Sunday, December 22, 2013

Baby Back Ribs, Pinoy Style

Baby Back Ribs, Pinoy Style. I would like to share my easy Pinoy version of Baby Back Ribs for this Holiday Seasons. Most would have thought that Baby Back Ribs served at classy steak restaurant would be difficult to make. My version is fairly easy and any novice cook can make it as long as you have an oven at home.

For this this recipe I used pork ribs rack which should be available in most large supermarket. For our dish today I bought it from my favourite supermarket, the South Supermarket in Filinvest Alabang, yes I am in Manila for my Holiday Vacation. For the Pinoy style marinade, to make it simple I used Mama Sita’s barbeque marinade plus some soy sauce, banana ketchup, kalamansi and chopped garlic.

Here is the recipe of my Baby Back Ribs, Pinoy Style.


1 pc. about 1.5 kilo pork rib rack, cut in half

1 small bottle Mama Sita’s barbeque marinade

1/4 cup soy sauce

1/4-1/3 cup kalamansi juice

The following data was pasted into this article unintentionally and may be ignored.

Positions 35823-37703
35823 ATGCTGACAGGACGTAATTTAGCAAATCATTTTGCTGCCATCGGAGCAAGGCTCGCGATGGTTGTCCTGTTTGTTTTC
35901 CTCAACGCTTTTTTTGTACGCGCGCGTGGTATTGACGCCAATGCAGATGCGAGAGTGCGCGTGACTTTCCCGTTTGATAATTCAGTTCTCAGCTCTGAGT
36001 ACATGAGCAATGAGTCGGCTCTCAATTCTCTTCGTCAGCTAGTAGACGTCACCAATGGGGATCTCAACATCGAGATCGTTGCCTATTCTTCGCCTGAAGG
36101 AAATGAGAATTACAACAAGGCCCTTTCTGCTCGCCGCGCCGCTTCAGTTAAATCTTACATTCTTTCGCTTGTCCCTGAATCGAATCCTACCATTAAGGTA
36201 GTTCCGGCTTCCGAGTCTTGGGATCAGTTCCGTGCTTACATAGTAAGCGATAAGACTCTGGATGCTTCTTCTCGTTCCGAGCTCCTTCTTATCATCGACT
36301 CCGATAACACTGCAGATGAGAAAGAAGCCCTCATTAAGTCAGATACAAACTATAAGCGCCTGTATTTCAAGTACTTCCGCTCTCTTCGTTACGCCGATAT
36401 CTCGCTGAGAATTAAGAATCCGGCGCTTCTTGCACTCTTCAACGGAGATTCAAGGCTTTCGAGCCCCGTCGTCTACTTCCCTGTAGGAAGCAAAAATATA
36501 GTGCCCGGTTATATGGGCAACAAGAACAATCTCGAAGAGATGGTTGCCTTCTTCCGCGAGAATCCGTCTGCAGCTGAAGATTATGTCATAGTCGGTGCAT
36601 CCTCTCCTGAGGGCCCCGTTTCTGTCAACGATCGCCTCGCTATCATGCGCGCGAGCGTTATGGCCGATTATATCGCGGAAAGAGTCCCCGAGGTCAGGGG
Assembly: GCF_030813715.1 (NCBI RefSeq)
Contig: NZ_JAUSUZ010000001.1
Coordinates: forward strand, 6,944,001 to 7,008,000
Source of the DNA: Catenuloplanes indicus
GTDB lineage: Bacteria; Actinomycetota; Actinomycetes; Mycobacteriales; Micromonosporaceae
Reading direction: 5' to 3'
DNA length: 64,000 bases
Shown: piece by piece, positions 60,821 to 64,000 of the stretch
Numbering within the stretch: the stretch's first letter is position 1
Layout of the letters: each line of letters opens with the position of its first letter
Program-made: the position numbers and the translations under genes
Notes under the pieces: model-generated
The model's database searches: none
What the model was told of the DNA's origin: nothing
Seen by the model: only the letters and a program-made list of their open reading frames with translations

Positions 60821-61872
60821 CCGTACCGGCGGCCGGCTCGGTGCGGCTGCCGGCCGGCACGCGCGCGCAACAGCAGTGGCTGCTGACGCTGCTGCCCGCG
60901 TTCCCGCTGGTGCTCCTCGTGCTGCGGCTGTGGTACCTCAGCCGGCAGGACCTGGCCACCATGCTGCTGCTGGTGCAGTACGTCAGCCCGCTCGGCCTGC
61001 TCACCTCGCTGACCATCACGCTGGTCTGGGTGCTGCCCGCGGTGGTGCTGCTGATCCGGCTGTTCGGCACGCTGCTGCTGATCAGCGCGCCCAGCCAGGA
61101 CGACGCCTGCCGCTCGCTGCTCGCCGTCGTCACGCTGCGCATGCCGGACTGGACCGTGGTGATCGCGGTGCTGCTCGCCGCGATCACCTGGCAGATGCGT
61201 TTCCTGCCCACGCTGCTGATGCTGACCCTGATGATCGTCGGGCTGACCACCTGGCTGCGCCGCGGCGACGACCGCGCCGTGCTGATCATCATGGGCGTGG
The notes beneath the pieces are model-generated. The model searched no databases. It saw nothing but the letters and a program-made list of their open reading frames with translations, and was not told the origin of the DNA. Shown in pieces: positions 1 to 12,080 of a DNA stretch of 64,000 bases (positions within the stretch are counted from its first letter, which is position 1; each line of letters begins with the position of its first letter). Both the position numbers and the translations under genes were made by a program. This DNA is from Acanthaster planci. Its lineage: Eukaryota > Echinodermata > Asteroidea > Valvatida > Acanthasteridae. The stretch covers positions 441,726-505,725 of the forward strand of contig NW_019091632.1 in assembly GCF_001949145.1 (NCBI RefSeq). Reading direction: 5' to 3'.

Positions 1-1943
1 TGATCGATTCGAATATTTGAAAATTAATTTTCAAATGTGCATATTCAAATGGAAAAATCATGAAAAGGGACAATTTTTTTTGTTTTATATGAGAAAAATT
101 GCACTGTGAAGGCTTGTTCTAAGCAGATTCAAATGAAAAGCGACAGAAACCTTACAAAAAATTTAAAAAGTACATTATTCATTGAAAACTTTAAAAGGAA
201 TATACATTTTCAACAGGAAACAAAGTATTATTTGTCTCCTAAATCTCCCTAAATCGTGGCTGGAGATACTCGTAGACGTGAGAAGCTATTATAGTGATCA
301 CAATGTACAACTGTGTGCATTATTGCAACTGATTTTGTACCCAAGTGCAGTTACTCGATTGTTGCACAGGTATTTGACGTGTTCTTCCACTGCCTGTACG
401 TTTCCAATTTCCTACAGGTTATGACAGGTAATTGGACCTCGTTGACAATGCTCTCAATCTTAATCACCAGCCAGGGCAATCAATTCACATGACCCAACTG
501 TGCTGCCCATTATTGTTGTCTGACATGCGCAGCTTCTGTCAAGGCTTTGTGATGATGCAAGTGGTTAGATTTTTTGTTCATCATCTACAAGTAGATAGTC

1/2 head garlic, chopped

1/2 cup banana ketchup

1/4 cup cooking oil

Cooking procedure

To marinate, place the pork ribs in a rectangular container with lid. Add in the garlic, kalamasi, Mama Sita’s barbeque marinade and 1/3 cup of banana ketchup. Using your hand mix thoroughly the marinade and ensure that the pork ribs are evenly coated with the marinade mixture. Replace the lid, place inside the refrigerator and let marinate for at least overnight.

To make the basting mixture mix banana ketchup and cooking oil in a small bowl.

To bake arrange the marinated pork ribs in a rectangular baking dish, cover with 2 sheets of aluminium foil. Place the baking dish in an oven pre-heated to 125°C to 150°C, bake for 1.5 hours. Then remove the aluminium and discard the oil that have accumulated on the baking dish.